One century ago, World War I ended, the devastating Great War that took the lives of some 9 million combatants and 7 million civilians.
Armistice Day, November 11th, has additional meaning this year because of the centennial, and the Tower of London is marking it with a ceremony called “Beyond the Deepening Shadow: The Tower Remembers.” The ceremony has drawn a great deal of attention.
Beginning on November 4th and ending on November 11th, the Tower’s moat area was filled with thousands of brightly lit torches to commemorate the many who died during the war.
The war was declared over in 1918 “at the 11th hour of the 11th day of the 11th month.”
At the Tower this November, a ceremonial Beefeater began the ceremony by bringing a flame down from the Tower to the moat, filled with smoke. Representatives of the armed forces and volunteers used the flame to ignite around 10,000 torches that were scattered at the foot of the tower’s walls.
Tower of London officials explained in a statement, “The unfolding visual spectacle will be accompanied by a specially-commissioned sound installation; a sonic exploration of the shifting tide of political alliances, friendship, love and loss in war.” At the center of the sound installation lies a new choral work, with words from War Poet Mary Borden’s “Sonnets to a Soldier.”
Midshipman Balraj Dhanda of the Royal Navy was among the volunteers. He told The Guardian, “I think it creates the right atmosphere for people to have their own personal reflections and gives people time with their own thoughts.”
Many remembrances and ceremonies are taking place the first week of November and leading up to November 11th.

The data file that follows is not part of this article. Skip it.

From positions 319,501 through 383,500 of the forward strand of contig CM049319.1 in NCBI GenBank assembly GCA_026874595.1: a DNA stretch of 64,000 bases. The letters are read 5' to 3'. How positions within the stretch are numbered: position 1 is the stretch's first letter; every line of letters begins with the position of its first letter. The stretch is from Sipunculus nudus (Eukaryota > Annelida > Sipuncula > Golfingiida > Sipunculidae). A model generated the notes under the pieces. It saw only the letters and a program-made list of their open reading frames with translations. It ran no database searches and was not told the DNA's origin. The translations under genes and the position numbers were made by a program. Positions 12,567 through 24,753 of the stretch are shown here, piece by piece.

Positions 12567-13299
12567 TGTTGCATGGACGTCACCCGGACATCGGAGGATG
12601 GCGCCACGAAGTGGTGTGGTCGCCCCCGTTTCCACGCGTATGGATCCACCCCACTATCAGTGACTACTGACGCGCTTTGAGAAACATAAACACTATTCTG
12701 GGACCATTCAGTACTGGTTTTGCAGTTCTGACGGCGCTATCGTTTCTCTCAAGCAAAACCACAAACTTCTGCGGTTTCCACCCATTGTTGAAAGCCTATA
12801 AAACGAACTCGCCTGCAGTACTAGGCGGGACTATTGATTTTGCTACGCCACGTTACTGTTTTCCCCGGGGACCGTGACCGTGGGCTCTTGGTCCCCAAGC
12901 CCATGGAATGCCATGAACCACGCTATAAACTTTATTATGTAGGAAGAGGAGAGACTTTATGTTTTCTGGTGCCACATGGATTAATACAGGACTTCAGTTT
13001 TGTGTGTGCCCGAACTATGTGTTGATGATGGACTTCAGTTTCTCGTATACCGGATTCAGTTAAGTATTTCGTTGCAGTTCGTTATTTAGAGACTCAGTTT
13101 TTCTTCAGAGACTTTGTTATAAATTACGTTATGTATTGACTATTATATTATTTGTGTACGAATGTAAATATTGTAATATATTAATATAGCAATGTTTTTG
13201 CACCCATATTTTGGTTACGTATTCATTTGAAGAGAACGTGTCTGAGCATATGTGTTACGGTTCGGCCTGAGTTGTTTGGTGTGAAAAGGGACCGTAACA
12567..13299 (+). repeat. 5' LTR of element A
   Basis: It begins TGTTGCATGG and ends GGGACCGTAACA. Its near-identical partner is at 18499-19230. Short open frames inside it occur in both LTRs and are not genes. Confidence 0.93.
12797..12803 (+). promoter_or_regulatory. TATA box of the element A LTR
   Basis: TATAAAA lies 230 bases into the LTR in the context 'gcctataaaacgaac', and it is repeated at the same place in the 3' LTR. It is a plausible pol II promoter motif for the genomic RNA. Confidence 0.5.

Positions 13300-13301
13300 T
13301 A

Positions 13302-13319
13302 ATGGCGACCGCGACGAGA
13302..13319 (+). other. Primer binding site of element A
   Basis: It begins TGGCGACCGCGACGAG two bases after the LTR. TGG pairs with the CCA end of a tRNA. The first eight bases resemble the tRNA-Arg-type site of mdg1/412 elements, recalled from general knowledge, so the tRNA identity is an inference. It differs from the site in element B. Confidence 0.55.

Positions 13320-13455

Prime Minister Theresa May said in a speech in late October, “This will mark one of the most significant moments in our nation’s history. One hundred years after the guns fell silent on the western front, each and every one of us can pause to reflect on the immense sacrifices that were made by so many.”
“The killing fields of France and Belgium are scarred by the horrors of war, but the strength and closeness of our relationship today is a testament to the journey our countries have traveled together. I’m proud to represent the immense gratitude of our nation at these commemorations and share these moments of reflection with our friends and partners in Europe.”
Throughout the United Kingdom and the Commonwealth, many people wear red poppies on Remembrance Day, recalling a line from the poem “In Flanders Fields” by the Canadian John McCrae: “In Flanders fields the poppies blow/Between the crosses, row on row.”
In the U.K. around 6 million men were mobilized, and of those over 700,000 were killed. That’s around 11.5 percent. France was estimated to have lost 1.14 million men, Austria-Hungary about 1 million, and Germany 1.8 million.
The nations that saw the most civilian deaths were Russia, France, Belgium, Romania, Austria-Hungary, and the Ottoman Empire.
The losses in the United States, which entered the war in 1917, were modest in comparison. Just over 100,000 soldiers died, more of them because of disease than in combat. The influenza epidemic of 1918 infected some 500,000 million people around the world.
World War I caused the downfall of four monarchies: Germany, Turkey, Austria-Hungary, and Russia.
Its end changed the economic balance of the world, leaving Europe largely in debt and the U.S. the leading industrial power. Germany’s inflation and need to pay reparations crippled the country for a time. Western colonialism began to decline, but fascism rose, leading to World War II.
Barbara Tuchman wrote in The Guns of August, her prize-winning book about World War I and its causes, “When at last it was over, the war had many diverse results and one dominant one transcending all others: disillusion.”